Andy Reid: No regrets from tough loss

KANSAS CITY, Mo. -- As the head coach and offensive playcaller for the Kansas City Chiefs, Andy Reid analyzes everything he orders up in every game in search of an answer as to why plays did or did not work.

But he's not into regrets or second-guessing himself.

"When you're a playcaller, there are going to be some good ones and there are going to be some bad ones, especially when you have two good football teams playing each other," Reid said Friday, one day after the Chiefs lost 31-24 to the Denver Broncos by allowing two touchdowns in the game's final 36 seconds. "That's how it works. You've got to keep dialing them up, and it's a chess match.

"[If] you get into second-guessing, that's a little bit [of] hindsight. I don't think you want to do that as a playcaller. I think you want to figure out answers."

There's plenty for Reid to analyze. The Chiefs lost when Jamaal Charles fumbled with the score tied 24-24 in the final minute. The Broncos recovered and returned it for the winning touchdown.

Reid was hoping Charles would bust a long run and get the Chiefs into field goal range, but he was content to send the game into overtime.

In the first quarter, the Chiefs had a first-and-goal at the Denver 2 but from there tried no running plays. Quarterback Alex Smith threw three passes, none into the end zone. The third was complete to Charles, who fumbled. Denver recovered that one too.

Reid is under criticism for those decisions and others. But he indicated he is never critical of the playcaller.

"You know how I roll," he said. "I'm going to go back and look at everything. I'm going to analyze everything. I'm going to try to find an answer for the ones that don't work, whether it's me or some other area. I'm going to try to fix it.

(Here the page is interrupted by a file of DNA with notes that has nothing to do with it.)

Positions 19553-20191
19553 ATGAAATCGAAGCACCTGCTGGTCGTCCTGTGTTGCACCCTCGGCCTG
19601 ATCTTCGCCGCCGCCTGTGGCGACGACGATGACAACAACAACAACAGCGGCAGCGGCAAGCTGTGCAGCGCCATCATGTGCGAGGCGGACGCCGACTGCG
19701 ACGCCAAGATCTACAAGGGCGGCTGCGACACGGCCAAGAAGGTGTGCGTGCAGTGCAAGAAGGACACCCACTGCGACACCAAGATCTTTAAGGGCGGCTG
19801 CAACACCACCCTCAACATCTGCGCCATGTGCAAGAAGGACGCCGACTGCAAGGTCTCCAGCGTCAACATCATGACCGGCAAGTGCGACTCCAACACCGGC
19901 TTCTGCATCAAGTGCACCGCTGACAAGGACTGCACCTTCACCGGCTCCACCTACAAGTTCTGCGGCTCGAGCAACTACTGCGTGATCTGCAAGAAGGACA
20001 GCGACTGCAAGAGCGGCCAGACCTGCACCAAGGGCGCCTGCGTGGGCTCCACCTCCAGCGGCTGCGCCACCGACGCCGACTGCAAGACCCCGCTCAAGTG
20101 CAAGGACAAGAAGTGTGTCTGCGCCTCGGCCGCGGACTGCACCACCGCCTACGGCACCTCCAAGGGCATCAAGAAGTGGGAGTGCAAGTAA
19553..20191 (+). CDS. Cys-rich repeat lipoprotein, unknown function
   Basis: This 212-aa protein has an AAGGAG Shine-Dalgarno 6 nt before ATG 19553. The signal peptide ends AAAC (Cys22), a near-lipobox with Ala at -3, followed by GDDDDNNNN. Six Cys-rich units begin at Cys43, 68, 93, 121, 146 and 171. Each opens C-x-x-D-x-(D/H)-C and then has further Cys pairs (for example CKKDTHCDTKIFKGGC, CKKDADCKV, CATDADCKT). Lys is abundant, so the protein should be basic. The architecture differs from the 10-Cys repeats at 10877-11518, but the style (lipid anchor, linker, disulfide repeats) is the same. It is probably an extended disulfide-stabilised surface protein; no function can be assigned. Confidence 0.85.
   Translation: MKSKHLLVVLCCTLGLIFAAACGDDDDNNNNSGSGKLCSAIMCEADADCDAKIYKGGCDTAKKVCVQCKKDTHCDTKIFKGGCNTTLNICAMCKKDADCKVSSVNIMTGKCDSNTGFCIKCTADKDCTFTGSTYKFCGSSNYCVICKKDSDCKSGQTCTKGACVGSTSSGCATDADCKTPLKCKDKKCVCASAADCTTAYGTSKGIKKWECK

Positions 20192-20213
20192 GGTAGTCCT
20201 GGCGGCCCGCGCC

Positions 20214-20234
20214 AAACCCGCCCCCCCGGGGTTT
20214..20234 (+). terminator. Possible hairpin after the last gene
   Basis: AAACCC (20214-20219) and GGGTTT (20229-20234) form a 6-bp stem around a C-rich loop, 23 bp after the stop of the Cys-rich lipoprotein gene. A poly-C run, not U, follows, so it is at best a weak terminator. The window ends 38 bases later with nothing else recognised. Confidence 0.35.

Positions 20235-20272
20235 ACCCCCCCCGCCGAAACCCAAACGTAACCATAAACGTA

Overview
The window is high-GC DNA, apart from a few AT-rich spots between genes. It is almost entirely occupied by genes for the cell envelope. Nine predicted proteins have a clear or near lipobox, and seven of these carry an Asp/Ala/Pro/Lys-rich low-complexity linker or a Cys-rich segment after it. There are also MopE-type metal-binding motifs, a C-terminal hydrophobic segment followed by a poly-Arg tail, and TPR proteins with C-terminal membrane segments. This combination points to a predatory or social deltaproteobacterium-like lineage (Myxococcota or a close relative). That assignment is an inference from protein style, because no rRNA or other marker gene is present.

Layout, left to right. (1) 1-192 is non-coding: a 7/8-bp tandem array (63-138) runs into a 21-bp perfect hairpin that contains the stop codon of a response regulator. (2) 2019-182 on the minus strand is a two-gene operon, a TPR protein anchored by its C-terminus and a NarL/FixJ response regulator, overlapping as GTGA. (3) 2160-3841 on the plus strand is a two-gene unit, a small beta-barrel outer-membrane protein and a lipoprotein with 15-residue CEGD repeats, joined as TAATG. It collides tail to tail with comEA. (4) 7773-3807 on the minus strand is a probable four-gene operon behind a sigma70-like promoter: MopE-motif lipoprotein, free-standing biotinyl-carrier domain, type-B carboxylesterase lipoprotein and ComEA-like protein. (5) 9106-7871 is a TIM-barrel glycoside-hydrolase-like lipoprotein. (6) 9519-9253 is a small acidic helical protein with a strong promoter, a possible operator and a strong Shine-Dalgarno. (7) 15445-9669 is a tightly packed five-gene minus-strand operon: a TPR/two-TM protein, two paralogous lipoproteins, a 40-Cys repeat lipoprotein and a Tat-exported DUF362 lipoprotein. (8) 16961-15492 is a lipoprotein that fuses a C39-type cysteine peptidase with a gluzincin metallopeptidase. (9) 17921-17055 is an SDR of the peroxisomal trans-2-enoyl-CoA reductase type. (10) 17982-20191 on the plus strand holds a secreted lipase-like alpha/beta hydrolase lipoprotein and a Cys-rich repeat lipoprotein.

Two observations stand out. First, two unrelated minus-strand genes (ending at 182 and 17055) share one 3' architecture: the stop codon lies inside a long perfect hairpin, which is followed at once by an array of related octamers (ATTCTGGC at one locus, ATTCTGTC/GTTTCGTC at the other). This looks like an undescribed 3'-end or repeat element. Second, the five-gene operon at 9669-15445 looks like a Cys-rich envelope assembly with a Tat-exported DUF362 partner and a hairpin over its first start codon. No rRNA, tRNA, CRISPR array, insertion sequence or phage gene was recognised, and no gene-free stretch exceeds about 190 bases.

"Inevitably, I'm the one calling the play, so when they don't work, I take a personal responsibility for that. I do that for wins and losses. That's not something I just save for the losses. You take every incompletion. I'm going to try to figure out why that ball was incomplete. If it's a run, why didn't it work? Did I put the guys in right position to make that thing happen?"

Reid indicated that he was playing the percentages by giving the ball to Charles late in the game rather than having Smith take a knee.

"My thinking on it was, you pop one and you have a shot for a field goal and you win the game," Reid said. "I'm always going to try to do that.

"When you have the best running back in the National Football League, I just want to give him opportunities. He's made so many great plays, and he'll continue to make great plays. Sometimes things don't work. That kid is all heart and try hard."

Reid wasn't as willing to discuss his thinking on the play calling on the first-quarter plays.

"It's all hindsight now," he said. "I get it. We didn't get into the end zone."